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wright who was with him that he considered her in much better order than is usual in ships of her age. The ship was then fifteen years old.
Professor Faraday, lecturer at the Royal Institution, London, explained in one of his lectures in 1833 that the preservation of the wood arises from a chemical combination which takes place between the corrosive sublimate and those albuminous particles which Berzelius and others of the highest authority consider to exist in, and form the essence of, wood; which, being the first parts to run to decay, cause others to decay with them; also, after witnessing various trials, extending to five years, in the fungus pit at Woolwich, in all of which the prepared timber and canvas came out perfectly sound, whilst the unprepared were decayed, he gives his opinion that the process would be found effectual in preserving timber, and that the improvement would be so great as fully to justify its extensive application.
Professor Faraday experimented upon the penetration of the solution into the wood by the application of hydrosulphuret of ammonia, which will turn black on meeting with mercury. In a cube of elm he traced the corrosive sublimate to the depth of from one-fifth to one-fourth of an inch; in a cube of oak, one-fourth of an inch; in a cube of fir, from one-eighth to onesixth of an inch. In the latter, the resin in the wood had probably offered the obstruction to penetration.
Plate I. illustrates an experiment recently made in Lowell on the penetration of the mercury, in a section of two-inch spruce plank kyanized in 1890. The dark shaded part around the edge shows the penetration of the mercury as indicated by the application of a few drops of hydrosulphuret of ammonia. The penetration can be easily traced to a depth of about onefourth of an inch.
In considering this process, Professor Faraday has always looked upon the excess of corrosive sublimate in the parts towards the exterior of the timber as a most important condi
tion; and a strong argument with him in favor of the process is the well-known fact that such matter will gradually penetrate the wood by those forces which tend to give a uniform distribution of fluid within the pores of any porous matter, and which will be influential, though the pores be not full of fluid, the wood being in what is usually called a damp state.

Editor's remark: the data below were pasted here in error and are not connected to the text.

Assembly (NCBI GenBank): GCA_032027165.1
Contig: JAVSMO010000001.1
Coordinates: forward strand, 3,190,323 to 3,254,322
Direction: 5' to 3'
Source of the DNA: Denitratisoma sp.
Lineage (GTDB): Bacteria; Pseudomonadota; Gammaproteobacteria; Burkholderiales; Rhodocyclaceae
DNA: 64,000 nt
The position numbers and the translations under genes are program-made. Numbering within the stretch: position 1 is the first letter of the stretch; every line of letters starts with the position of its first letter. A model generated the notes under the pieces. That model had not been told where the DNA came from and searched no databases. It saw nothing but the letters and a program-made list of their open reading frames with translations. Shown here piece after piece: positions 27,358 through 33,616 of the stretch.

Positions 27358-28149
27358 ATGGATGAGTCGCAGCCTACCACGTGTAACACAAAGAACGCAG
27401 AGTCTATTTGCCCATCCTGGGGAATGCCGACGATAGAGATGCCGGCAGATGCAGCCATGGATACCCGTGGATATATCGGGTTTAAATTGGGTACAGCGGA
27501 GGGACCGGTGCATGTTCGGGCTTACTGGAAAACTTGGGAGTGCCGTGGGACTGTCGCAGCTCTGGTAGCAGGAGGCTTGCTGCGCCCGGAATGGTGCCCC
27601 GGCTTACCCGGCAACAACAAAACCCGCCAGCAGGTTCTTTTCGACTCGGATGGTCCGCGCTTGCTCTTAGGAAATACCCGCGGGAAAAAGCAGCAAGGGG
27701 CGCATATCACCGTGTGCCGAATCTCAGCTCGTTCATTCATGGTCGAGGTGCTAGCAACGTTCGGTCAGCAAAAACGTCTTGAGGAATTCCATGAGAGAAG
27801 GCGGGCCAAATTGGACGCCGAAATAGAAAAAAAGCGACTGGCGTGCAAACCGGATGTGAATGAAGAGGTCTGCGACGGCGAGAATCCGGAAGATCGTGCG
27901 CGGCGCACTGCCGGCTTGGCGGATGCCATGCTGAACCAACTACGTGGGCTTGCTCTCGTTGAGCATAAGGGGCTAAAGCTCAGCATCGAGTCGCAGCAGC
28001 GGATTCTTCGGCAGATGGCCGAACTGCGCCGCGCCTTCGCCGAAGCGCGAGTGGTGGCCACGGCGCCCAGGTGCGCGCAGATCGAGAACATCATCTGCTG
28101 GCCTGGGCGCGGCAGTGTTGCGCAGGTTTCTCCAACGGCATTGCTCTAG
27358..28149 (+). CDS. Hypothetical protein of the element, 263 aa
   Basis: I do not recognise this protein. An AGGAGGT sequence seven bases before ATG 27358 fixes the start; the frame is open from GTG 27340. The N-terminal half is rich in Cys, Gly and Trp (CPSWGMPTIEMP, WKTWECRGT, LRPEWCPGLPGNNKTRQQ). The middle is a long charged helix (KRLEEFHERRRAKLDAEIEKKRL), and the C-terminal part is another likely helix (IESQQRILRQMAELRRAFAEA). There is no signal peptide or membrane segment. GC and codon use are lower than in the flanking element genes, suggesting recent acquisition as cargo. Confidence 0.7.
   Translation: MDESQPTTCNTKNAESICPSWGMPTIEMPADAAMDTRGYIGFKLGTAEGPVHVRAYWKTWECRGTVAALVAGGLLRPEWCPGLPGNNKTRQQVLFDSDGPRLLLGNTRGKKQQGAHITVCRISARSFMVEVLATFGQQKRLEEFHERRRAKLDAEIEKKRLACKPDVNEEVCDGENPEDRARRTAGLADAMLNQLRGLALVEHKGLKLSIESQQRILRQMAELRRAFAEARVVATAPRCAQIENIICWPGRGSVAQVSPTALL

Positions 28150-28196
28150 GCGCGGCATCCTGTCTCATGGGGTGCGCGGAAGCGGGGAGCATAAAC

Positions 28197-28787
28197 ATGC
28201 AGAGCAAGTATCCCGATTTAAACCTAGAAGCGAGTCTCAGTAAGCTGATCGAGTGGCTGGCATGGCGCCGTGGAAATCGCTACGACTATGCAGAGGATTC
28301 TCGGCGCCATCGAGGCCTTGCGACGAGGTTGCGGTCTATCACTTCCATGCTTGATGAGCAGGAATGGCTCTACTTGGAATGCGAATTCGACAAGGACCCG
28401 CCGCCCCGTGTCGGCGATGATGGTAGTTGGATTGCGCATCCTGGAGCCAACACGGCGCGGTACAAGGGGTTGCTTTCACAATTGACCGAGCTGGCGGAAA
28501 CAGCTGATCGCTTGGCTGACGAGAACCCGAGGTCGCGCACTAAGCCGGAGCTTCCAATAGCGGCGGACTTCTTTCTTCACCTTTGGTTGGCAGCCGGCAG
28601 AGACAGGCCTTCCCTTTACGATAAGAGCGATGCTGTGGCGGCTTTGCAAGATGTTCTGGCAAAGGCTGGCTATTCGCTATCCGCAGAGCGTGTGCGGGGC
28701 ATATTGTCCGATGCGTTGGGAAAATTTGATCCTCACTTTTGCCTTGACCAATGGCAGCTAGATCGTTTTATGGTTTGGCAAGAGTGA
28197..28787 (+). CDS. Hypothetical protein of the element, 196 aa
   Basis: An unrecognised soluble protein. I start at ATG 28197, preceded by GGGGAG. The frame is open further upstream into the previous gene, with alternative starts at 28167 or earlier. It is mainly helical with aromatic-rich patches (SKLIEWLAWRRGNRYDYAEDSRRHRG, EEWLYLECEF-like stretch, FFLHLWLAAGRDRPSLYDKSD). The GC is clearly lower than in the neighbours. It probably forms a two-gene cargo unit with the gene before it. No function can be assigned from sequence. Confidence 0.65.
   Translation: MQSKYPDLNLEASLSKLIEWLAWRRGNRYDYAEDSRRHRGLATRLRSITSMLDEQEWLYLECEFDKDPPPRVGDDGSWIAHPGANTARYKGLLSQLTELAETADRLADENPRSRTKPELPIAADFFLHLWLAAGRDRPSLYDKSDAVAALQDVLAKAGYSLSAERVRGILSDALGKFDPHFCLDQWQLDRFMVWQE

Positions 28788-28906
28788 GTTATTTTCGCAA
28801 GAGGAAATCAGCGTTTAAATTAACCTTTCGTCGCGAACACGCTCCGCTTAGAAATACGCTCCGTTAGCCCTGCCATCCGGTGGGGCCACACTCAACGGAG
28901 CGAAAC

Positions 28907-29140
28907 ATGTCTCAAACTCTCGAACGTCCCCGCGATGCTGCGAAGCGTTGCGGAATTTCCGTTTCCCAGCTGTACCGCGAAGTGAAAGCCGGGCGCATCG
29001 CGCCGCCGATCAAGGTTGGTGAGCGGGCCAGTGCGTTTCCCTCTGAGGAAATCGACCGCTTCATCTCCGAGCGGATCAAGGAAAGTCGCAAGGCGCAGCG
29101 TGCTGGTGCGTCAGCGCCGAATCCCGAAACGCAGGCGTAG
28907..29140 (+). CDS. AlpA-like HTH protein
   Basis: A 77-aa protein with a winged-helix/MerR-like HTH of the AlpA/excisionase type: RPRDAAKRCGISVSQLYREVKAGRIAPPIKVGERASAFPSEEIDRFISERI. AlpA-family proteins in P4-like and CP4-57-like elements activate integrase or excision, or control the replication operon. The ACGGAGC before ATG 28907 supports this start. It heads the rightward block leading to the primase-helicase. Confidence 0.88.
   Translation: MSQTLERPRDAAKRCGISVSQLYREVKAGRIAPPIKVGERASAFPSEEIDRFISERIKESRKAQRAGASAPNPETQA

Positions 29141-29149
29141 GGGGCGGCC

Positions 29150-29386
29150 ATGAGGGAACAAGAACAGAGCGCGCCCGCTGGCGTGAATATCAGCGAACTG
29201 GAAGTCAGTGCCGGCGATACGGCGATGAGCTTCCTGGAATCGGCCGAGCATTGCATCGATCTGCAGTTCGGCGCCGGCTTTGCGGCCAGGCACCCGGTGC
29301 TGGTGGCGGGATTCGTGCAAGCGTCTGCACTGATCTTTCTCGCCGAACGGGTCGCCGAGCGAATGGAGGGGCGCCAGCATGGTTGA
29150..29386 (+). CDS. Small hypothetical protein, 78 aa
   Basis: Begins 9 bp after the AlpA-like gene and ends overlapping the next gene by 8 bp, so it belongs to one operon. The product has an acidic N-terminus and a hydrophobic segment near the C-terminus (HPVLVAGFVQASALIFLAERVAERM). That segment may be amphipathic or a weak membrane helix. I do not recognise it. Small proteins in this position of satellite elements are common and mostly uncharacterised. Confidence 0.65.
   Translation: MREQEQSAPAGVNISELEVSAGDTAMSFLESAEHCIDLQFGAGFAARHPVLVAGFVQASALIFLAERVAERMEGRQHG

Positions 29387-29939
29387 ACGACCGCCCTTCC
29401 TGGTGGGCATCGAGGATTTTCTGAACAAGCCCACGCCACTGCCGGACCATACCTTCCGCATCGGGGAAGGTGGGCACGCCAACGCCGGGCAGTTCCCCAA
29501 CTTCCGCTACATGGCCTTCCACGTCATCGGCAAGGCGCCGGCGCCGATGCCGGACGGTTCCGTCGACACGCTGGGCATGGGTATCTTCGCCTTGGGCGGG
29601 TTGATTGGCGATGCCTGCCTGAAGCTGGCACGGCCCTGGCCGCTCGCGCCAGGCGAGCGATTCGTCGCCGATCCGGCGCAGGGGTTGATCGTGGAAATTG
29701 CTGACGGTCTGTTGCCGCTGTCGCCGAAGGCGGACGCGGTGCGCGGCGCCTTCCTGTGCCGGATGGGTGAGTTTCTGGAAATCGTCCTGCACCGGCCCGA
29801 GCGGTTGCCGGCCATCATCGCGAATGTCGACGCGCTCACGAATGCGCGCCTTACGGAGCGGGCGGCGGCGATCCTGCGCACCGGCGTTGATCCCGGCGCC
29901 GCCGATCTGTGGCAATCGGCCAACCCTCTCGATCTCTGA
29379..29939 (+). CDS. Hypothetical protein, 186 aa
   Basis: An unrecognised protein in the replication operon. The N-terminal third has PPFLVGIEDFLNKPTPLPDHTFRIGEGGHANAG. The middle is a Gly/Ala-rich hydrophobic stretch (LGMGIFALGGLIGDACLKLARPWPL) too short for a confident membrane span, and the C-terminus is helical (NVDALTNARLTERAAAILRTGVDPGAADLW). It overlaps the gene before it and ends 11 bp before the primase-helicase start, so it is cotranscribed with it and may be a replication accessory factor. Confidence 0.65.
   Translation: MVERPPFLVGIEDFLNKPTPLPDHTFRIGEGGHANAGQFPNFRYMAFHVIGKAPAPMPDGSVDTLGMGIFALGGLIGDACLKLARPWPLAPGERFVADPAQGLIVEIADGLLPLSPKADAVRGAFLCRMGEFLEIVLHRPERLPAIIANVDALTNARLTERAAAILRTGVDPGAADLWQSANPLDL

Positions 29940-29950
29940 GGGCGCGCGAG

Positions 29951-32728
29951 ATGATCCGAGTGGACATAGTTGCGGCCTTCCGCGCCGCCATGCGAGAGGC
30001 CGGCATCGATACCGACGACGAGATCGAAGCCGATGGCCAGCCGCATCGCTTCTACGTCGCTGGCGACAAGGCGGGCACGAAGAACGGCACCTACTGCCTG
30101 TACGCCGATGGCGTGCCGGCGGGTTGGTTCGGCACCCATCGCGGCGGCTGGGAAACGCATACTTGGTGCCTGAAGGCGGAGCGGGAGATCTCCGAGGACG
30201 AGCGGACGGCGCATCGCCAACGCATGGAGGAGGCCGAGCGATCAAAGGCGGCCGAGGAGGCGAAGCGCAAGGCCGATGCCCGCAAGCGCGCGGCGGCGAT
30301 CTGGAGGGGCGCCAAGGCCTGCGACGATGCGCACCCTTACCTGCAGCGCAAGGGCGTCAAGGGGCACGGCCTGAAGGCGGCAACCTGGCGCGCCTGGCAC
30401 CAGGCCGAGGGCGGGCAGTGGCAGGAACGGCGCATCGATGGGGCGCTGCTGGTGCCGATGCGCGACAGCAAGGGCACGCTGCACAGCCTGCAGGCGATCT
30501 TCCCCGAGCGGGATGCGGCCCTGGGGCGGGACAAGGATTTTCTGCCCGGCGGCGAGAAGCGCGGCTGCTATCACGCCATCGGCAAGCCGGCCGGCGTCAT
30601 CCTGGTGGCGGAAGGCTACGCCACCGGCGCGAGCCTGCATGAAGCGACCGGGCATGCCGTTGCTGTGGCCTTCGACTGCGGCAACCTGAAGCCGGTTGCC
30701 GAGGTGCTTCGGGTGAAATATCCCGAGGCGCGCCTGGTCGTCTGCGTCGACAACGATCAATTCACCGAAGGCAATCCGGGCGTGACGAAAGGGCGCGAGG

There is one other consideration which was of importance to Faraday in forming a judgment on this process; it is, that, where the exterior is preserved from change, the chances that the interior will decay are greatly diminished. For instance, piles or timbers charred on the outside preserve the interior parts from decay for a much longer period, so he thinks it safe to conclude that even an external preparation of timber would greatly diminish the probability of internal decay; and this, in combination with the gradual penetration of the substance to the centre, is the reason why he entertained little doubt of the value of the process of kyanizing.
But kyanizing has gone out of use in England. It was abandoned many years ago. Mr. JAMES B. FRANCIS, after a most careful investigation of the matter in 1849, attributes the cause to be entirely independent of the success of the process itself, when properly applied.
Among the causes that led to the abandonment of the kyanizing process in England may be mentioned:
1. The mismanagement of the celebrated Anti Dry Rot Company, which was a disgrace, and which created a universal prejudice against the whole subject of the preservation of timber by kyanizing.*
2. The Rothschilds had a monopoly of the product of the Spanish quicksilver mines, and practically controlled the market, as they do to-day; which had, and now has, the effect of materially increasing the cost of corrosive sublimate.
The Anti Dry Rot Company, London, purchased the patent for England of Mr. Kyan. Preparations were made for an extensive introduction of the patent through the country; but, after a brief period of considerable notoriety, the manager ran off with upwards of £70,000, which ruined the company.
Posts planted to equal depths in the yard of Proprietors of Locks and Canals, Lowell, Mass. Those in front row were kyanized in 1862 and those in back row were left in the natural state. The boxing about the kyanized specimens protect them where pieces for exhibition have been taken out. All specimens in the back row are boxed to prevent them from falling to pieces.
Photographed in 1891.